Battle of Belmont

Battle of Belmont

The Battle of Belmont was fought on November 7, 1861, in Mississippi County, Missouri. It was the first test in American Civil War combat for Brig. Gen. Ulysses S. Grant, future Union Army general in chief and U.S. president.

On November 6, Grant sailed from Cairo, Illinois, to make a demonstration against the Confederate river fortress at Columbus, Kentucky. The next morning, he learned that Confederate troops had crossed the Mississippi River from Columbus to Belmont, Missouri. He landed on the Missouri shore and started marching the mile to Belmont. The Federals routed the Confederates out of their camp and destroyed it. The scattered Confederate forces reorganized and received reinforcements from Columbus. Counterattacked by the Confederates and under heavy artillery fire from across the river, the Union force withdrew and reembarked to Paducah, Kentucky. Grant did not accomplish much in this operation, but, at a time when little Union action occurred anywhere, many were heartened by any activity.


thumb|400px|Operations in the Western Theater from Belmont (November 1861) to Shiloh (April 1862)At the beginning of the Civil War, the critical border state of Kentucky, with a pro-Confederate governor and a pro-Union legislature, had declared neutrality between the opposing sides. This neutrality was first violated on September 3, 1861, when Confederate Maj. Gen. Leonidas Polk occupied Columbus, a key position atop the bluffs above the Mississippi River, and two days later Union Brig. Gen. Ulysses S. Grant, displaying the personal initiative that would characterize his later career, seized Paducah. Grant, commanding the District of Southeast Missouri, requested permission from theater commander Maj. Gen. John C. Frémont to attack Columbus, but no orders came, and for the next two months only limited demonstrations were conducted. [Nevin, p. 46.]

Frémont learned that the Confederates planned to reinforce their forces in Arkansas and on November 1 he ordered Grant to make a feint toward Columbus to tie down the Confederates there. Initially, Grant sent about 3,000 men under Col. Richard Oglesby into southeastern Missouri. When he learned that a large number of Confederate reinforcements were moving into Missouri in the direction of Oglesby's column, Grant sent reinforcements to Oglesby and he ordered Brig. Gen. Charles F. Smith to move from Paducah into southwestern Kentucky, meant to distract the Confederates. Grant chose to demonstrate against Belmont, a ferry landing and tiny hamlet consisting of three shacks, 2,000 feet across the Mississippi from Columbus. Grant's so-called Expeditionary Command comprised 3,114 men organized into two brigades under Brig. Gen. John A. McClernand and Col. Henry Dougherty, two cavalry companies, and an artillery battery. On November 6, escorted by the gunboats USS "Tyler" and USS "Lexington", Grant's men sailed downriver from Cairo on the transport ships "Aleck Scott", "Chancellor", "Keystone State", "Belle Memphis", "James Montgomery", and "Rob Roy". [Gott, p. 41; Eicher, pp. 142-43; Nevin, p. 48; Feis, p. 207.]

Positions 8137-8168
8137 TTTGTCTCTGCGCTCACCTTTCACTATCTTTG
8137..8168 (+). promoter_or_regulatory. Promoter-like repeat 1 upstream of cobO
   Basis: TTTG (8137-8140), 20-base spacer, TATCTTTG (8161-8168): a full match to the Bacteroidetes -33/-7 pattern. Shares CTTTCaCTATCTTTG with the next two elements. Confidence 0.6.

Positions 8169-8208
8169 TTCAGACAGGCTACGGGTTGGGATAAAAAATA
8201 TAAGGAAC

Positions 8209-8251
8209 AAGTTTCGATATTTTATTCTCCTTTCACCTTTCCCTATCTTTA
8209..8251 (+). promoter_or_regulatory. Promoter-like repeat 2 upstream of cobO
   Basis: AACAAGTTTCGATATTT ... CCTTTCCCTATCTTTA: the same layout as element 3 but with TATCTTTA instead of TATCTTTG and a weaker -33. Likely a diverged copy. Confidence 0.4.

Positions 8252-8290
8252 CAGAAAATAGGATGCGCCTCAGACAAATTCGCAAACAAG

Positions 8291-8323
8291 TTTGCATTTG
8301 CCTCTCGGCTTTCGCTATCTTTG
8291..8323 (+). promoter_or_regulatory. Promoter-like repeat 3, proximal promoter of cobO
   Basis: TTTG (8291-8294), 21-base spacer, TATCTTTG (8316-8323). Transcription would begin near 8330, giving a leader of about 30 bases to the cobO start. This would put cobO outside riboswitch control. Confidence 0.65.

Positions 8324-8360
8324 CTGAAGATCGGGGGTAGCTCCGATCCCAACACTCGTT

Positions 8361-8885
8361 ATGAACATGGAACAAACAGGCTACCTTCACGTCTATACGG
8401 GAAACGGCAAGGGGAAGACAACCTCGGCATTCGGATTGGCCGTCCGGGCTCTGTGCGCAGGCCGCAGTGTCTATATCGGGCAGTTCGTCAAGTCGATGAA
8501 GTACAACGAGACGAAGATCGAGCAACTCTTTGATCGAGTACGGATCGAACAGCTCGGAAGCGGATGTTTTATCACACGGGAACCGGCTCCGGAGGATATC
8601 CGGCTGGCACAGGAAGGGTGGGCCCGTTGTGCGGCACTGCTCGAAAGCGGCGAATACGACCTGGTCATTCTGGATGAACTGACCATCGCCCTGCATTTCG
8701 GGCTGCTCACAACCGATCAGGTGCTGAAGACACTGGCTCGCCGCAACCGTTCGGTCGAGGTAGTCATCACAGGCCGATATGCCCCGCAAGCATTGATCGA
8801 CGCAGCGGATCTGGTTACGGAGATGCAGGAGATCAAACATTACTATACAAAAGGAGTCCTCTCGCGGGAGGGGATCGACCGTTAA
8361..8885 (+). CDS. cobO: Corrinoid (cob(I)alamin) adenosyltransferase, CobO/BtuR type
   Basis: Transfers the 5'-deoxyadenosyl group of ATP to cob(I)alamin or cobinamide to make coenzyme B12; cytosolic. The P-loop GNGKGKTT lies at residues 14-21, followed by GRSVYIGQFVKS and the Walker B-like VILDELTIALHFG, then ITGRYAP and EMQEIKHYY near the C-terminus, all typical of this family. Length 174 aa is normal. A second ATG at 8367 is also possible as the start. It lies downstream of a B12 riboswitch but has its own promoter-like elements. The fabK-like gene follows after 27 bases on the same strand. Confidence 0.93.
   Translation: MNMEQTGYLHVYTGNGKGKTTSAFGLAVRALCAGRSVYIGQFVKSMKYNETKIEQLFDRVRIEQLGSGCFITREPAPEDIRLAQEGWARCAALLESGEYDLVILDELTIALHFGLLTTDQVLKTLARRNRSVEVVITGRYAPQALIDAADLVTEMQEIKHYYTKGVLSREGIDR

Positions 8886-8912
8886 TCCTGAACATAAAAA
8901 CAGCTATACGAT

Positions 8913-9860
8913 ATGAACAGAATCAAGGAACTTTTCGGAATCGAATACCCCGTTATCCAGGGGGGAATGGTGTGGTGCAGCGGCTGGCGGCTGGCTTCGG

On the Confederate side, Leonidas Polk had about 5,000 troops in Columbus. When he learned of Grant's departure from Cairo, he assumed that Columbus was their primary objective and that Belmont was merely a feint. He sent 2,700 of his men under Brig. Gen. Gideon J. Pillow to Belmont, reserving the remainder for the defense of Columbus.

Grant found that at Belmont there was a small Confederate camp of observation, named Camp Johnston, and an artillery battery. He decided to attack to prevent the Confederates from reinforcing the nearby forces of Maj. Gen. Sterling Price or Brig. Gen. M. Jeff Thompson of the Missouri State Guard, and to protect Oglesby's exposed left flank from attack.Eicher, pp. 143.]


At 8:30 a.m. on November 7, Grant's force disembarked at Hunter's Farm, 3 miles north of Belmont, just out of range of the six Confederate batteries placed at Columbus. (The Columbus heavy water batteries featured 10-inch Columbiads and 11-inch howitzers and one gun, the "Lady Polk," was the largest in the Confederacy, a 128-pounder Whitworth rifle.) They marched southward along the single road to the town, laboring to clear obstructions of fallen timber that were forming an abatis. A mile before town, in a cornfield, they formed a battle line, which, from north to south, consisted of the 22nd Illinois Infantry, 7th Iowa Infantry, 31st Illinois Infantry, 30th Illinois Infantry, and 27th Illinois Infantry, intermixed with a company of cavalry. On a low ridge northwest of the Belmont camp, the Confederate battle line was, from north to south, the 12th Tennessee Infantry, [ 13th Arkansas Infantry] , 22nd Tennessee Infantry, 21st Tennessee Infantry, and 13th Tennessee Infantry.Eicher, pp. 143.]